Place recognition for GNSS-denied autonomous multi-robot search and rescue
Author(s)Giamou, Matthew Peter
Place recognition for Global Navigation Satellite System-denied autonomous multi-robot search and rescue
Massachusetts Institute of Technology. Department of Aeronautics and Astronautics.
Jonathan P. How.
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Teams of agile unmanned aerial vehicles (UAVs) possess great potential for search and rescue missions requiring a rapid response over a large region of interest. With proper coordination, these robotic vehicles can leverage affordable hardware to efficiently search a remote region or disaster site for lost or injured people. However, effective search coordination requires that the robots successfully fuse information from their environment into an accurate and consistent localization and mapping scheme in order to ensure the entire region of interest is explored. This requires that the robots communicate observations of their environment or other robots to produce inter-robot trajectory and map constraints. The difficulty of this task is exacerbated in areas without Global Navigation Satellite System (GNSS) coverage, as absolute pose measurements are unavailable. This thesis explores solutions to the place recognition problem for UAVs under a dense forest canopy. The perception and communication challenges in a forest environment are explored for a multi-UAV system. A survey of existing place-recognition and multi-agent simultaneous localization and mapping (SLAM) systems is conducted and several candidate approaches are discussed, and a multi-agent pose-SLAM formulation is introduced as a practical framework. A state-of-the-art laser-based place recognition system is implemented and augmented with a Dirichlet process means (DP-means) clustering for stable feature selection. Finally, recent results describing some graph theoretic properties of SLAM problems are used in a resource-constrained SLAM framework. Experimental data collected from Middlesex Fells Reservation is used to validate the algorithms presented.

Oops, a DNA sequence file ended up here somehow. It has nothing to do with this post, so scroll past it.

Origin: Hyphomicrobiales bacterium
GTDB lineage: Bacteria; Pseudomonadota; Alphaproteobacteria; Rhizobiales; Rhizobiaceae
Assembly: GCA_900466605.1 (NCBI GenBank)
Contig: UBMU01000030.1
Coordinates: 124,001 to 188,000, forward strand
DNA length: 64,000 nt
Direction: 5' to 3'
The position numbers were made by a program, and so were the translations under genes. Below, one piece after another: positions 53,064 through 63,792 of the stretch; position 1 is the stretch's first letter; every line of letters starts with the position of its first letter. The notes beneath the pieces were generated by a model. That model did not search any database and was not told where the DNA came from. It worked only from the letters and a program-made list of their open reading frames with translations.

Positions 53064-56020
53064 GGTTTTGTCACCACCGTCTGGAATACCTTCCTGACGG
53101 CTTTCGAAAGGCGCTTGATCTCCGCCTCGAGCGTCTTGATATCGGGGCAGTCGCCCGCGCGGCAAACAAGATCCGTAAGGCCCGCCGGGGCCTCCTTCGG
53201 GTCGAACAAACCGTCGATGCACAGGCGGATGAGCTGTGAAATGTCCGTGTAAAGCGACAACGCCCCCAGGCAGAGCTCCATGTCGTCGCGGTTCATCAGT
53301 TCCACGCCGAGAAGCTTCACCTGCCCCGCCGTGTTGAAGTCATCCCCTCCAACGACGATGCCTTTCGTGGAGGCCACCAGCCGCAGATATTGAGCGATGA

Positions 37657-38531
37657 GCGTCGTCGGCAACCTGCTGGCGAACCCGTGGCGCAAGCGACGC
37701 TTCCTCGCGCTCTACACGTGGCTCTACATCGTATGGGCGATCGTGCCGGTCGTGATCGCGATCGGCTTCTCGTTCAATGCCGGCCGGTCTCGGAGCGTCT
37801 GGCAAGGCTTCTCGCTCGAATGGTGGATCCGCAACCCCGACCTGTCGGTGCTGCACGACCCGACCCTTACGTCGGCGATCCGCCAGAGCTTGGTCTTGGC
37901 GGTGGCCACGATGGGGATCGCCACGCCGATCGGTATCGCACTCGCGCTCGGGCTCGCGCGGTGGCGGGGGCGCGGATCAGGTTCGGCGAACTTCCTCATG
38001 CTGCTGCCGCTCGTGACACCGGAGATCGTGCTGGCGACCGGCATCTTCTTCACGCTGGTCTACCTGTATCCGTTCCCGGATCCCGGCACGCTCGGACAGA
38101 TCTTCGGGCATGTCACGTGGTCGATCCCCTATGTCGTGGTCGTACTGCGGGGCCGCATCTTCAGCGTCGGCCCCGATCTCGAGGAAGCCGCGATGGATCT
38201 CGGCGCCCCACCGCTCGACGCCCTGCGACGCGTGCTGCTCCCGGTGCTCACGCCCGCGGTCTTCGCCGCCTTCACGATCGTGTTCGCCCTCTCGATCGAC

Thesis: S.M., Massachusetts Institute of Technology, Department of Aeronautics and Astronautics, 2017.Cataloged from PDF version of thesis.Includes bibliographical references (pages 77-85).
DepartmentMassachusetts Institute of Technology. Department of Aeronautics and Astronautics.
Massachusetts Institute of Technology
Aeronautics and Astronautics.